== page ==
Please click Class Schedule and fill out a registration that fits your schedule.
Our Instructors will provide them to you onsite.
Minimum of 10. Maximum class size is dependent on location - Email for specifics.
Our classes meet the requirements of; Department of Health International Liaison Committee on Resuscitation (ILCOR) Taught at the same standard of American Heart Association We provide our own RED Safety Certificate
You can assign multiple unique user codes and assign them to specific users. On a L5200, L5210 or L7000 panel, from the home screen select "Security", "More", "Tools" (Enter your 4-Digit panel code), "Users". To change the Master code, select "Master", "Edit", "User Code" (Type in a new 4-Digit code), "Done", "Save". To add a user, select "Add New", "Name", (Type in the user name), "Done", "User Code", (Enter a 4-Digit code), "Done", "Save". Contact Customer Support/Service or consult the manual to learn more about this feature and how to set them up.
Your passcode is a word or phrase used to verify your identity when an alarm is triggered or when speaking with RED Safety about your account. Your master code is a 4-digit code used to arm or disarm your control panel. (You’ll never be asked for this over the phone.)
Yes. This code will serve as a way to stealthily alert authorities that you disarmed your system under duress. Contact Customer Support/Service to learn more about this feature and how to set one up.
The permit on your account must be valid and in good standing. Premises without a valid permit may receive a fine from your local police office. Unless your permit is current, the police may not respond to a burglar alarm from your premises.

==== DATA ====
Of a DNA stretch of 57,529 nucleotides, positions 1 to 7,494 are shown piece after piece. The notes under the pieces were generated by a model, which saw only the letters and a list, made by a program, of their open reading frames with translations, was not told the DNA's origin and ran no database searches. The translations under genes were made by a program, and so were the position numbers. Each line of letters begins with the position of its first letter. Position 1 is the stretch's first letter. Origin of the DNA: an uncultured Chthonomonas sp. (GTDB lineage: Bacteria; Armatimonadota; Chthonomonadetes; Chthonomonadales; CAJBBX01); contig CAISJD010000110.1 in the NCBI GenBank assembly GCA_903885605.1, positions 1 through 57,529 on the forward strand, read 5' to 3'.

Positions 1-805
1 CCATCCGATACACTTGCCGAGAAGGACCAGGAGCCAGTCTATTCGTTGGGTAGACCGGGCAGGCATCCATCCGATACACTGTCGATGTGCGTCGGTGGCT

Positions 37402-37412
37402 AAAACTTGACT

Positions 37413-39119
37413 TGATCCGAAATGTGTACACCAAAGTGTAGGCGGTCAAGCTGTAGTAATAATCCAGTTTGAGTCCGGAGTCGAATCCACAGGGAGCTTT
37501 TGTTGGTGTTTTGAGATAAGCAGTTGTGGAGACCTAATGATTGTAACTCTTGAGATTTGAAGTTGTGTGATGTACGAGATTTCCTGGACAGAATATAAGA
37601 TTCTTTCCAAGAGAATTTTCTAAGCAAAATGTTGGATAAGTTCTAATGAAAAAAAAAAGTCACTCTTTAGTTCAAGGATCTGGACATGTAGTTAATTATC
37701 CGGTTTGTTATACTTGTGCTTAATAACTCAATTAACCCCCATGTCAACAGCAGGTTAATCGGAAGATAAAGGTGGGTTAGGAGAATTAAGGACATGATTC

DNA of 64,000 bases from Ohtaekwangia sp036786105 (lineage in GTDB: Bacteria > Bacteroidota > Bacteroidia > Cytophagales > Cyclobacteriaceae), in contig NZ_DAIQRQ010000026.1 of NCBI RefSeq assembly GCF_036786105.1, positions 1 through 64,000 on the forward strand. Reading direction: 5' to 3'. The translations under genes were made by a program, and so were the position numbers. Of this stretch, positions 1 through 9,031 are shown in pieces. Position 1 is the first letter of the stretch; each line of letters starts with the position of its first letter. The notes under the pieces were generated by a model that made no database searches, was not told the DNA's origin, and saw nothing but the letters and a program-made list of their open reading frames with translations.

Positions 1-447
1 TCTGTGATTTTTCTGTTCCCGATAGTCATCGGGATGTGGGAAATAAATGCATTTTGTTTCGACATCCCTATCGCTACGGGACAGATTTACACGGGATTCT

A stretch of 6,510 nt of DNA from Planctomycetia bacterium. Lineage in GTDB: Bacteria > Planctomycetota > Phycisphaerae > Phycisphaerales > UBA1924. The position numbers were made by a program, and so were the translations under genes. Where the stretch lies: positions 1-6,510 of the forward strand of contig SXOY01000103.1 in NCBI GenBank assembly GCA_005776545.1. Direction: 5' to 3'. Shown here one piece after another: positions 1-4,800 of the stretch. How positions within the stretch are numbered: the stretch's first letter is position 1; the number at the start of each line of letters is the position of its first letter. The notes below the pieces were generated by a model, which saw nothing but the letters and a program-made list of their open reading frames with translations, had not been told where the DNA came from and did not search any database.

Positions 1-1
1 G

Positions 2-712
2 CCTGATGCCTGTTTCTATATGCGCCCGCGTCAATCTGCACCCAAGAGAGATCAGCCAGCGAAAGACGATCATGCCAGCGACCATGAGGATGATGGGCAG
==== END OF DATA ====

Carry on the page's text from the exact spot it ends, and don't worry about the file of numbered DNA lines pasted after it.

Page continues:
No. As an RED Safety customer, you are responsible for keeping your alarm permit current with your local jurisdiction and renewing it, as needed, in accordance to your local alarm ordinance. Additionally, you must provide RED Safety with your alarm permit numbers and expiration dates.
As an RED Safety customer, you need to understand the police registration and permit requirements for your jurisdiction. Permit requirements vary by state, county and/or city. In order to avoid emergency responder dispatch delays or fines, visit your local police department’s website to learn more about the alarm ordinance in your area.
Each customer receives one “Free Move” certificate. Please call prior to the move to schedule the breakdown and install of your existing system.
Just call the RED Safety's Central Dispatch Center at 1-800-597-7203. Have your personal identification code ready in order to make your changes. Make sure to tell everyone on your call list what to do in case they receive a call from RED Safety.
You can call RED Safety at 888-557-5167.
You can call RED Safety's Central Dispatch at 800-597-7203.
Silence the alarm. Move everyone immediately to fresh air-outdoors or by an open door or window. Do a head count to check that all persons are accounted for. Call your emergency services, fire department, or 911 and tell them your carbon monoxide alarm has triggered.Do not re-enter the premises or move away from the open door or window until the emergency services responder has arrived, the premises have been aired out, and your carbon monoxide alarm remains in its normal condition.
Store the ladder where it can be immediately accessed – near the window, under a bed, or in the front part of a closet. Make sure nothing blocks you from reaching the ladder. In a fire you have limited time to react and take action. Store the ladder in its original box to keep it from becoming tangled.